The Board's order is that Pure Oil Company cease and desist: A. from dominating or interfering with the administration, or contributing financial support, of Refinery Workers Union or any other labor organization of its employees; B. from in any manner interfering with, restraining or coercing its employees in the exercise of the right of self-organization, to form, join or assist labor organizations, to bargain collectively through representatives of their own choosing, and to engage in concerted activities for the purpose of collective bargaining or other mutual aid or protection as guaranteed by Section 7 of the Act, 29 U.S.C.A. § 157; C. from discouraging membership in Oil Workers Union, Local 228, or in any other labor organization of its employees by discriminating in regard to hire or tenure of employment or any term or condition of employment; and that affirmative action be taken by withdrawing recognition of Refinery Workers Union, and by posting notices for sixty days that it will cease and desist as ordered, and will not contribute support to Refinery Workers Union or any labor organization, will not discourage membership in Oil Workers International Union, or discriminate against employees by reason of union activity or affiliation. The judgment of this court prohibits and commands in the same words. This, I think, is improper and probably in excess of the court's constitutional powers.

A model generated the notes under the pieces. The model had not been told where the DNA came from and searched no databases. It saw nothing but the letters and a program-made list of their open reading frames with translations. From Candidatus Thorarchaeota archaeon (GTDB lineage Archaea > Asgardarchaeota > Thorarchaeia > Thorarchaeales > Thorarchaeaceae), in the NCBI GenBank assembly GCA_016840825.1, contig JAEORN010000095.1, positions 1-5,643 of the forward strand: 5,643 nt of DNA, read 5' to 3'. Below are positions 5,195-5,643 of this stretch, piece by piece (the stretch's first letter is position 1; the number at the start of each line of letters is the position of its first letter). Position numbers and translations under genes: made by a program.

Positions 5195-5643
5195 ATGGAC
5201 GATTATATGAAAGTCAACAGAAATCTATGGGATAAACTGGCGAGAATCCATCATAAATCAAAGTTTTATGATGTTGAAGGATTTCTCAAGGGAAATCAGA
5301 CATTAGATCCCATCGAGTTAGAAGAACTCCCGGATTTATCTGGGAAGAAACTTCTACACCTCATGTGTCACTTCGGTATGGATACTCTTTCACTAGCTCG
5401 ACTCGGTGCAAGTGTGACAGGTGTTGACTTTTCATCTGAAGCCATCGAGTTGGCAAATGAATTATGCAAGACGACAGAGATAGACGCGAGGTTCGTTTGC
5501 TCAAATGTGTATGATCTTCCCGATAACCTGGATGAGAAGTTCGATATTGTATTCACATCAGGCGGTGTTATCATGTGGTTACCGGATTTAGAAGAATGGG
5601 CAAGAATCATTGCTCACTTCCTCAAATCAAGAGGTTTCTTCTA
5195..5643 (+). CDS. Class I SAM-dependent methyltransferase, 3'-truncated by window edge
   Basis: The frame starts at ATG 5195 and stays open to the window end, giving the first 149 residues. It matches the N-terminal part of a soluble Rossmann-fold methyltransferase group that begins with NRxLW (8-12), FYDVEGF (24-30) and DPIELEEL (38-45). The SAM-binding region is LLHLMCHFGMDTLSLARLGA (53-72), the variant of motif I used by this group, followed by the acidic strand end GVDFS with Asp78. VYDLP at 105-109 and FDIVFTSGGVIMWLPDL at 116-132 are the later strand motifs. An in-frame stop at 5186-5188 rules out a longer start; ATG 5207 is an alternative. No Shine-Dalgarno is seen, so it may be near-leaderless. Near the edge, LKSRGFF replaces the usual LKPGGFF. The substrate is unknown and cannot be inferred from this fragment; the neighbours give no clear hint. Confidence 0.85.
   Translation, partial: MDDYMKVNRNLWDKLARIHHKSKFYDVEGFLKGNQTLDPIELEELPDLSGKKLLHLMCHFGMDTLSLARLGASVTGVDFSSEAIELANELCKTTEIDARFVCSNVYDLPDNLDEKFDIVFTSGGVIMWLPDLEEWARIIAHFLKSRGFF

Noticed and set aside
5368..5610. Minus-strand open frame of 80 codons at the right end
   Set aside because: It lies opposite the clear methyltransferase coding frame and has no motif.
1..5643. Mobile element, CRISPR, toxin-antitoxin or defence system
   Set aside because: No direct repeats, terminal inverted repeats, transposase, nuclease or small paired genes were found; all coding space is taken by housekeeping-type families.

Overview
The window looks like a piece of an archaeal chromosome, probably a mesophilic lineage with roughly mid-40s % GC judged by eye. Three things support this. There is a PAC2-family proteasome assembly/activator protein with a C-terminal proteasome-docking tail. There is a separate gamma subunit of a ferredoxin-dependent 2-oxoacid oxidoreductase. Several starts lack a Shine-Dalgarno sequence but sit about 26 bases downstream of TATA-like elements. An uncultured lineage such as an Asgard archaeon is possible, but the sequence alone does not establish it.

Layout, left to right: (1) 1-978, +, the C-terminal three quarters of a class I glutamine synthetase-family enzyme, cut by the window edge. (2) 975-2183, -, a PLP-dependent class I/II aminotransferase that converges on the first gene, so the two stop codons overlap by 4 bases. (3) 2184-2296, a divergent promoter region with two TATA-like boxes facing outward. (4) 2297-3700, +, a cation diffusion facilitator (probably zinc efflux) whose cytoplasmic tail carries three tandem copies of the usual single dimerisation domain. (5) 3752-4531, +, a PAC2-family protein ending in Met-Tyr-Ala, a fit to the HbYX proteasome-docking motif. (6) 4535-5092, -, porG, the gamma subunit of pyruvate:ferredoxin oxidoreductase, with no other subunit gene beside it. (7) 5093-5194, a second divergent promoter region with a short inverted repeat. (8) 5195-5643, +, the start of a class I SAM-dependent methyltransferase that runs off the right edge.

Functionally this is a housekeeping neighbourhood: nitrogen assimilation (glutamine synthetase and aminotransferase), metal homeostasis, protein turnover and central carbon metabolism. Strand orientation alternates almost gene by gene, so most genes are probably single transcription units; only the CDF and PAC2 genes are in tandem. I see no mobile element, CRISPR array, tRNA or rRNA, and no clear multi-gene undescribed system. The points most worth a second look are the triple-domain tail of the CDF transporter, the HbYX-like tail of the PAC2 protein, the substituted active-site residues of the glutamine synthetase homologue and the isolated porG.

By moving to strike Pure Oil Company's defense, the Board has admitted allegations that everything has been fully done that was affirmatively required, and that Refinery Workers Union was dissolved even before the Board's order was made. It is, of course, vain to enjoin or command specifically what has already been accomplished. The effective injunction will be only the general words of the order, which are nothing but the words of the National Labor Relations Act in Section 7 and Section 8(1) (2)(3), 29 U.S.C.A. §§ 157, 158 (1-3), defining unfair labor practices. Henceforth Pure Oil Company will live in these respects not under the law but under the order of this court. It will be tried for unfair labor practices not by the Board's investigation of the facts, but under a rule for contempt issued by this court. If all employers who commit a single unfair labor practice may be subjected to orders as broad as the Act itself, and if these orders can be made the judgment of this court on the bare request of the Board, we shall soon be exercising the function of the Board. The complaint in this case which the Board tried included only two matters: That the Refinery Workers Union was company dominated, and that one Tom Parkhill had been discharged discriminatorily for his activity in the rival Oil Workers International Union. The Board abandoned the latter ground of complaint on the hearing. The Refinery Workers Union disbanded. The complaint was thereupon closed by Pure Oil Company agreeing to the order that was passed. I think the order far broader than it ought to have been, but it was agreed to, and is not now attacked. But Pure Oil Company very correctly objects to its being made the judgment of this court; not because the matter is wholly moot, but because it will put the Company under an unlawful government by injunction rather than by the law. It has been held that the Interstate Commerce Commission, having rightly commanded a carrier to cease and desist from a particular breach of law, could not ask the enforcing court to prohibit generally all future breaches, for the very reason I have stated. New York, N.H. H.R. Co. v. Interstate Commerce Commission, 200 U.S. 361, 404, 26 S.Ct. 272, 50 L.Ed. 515.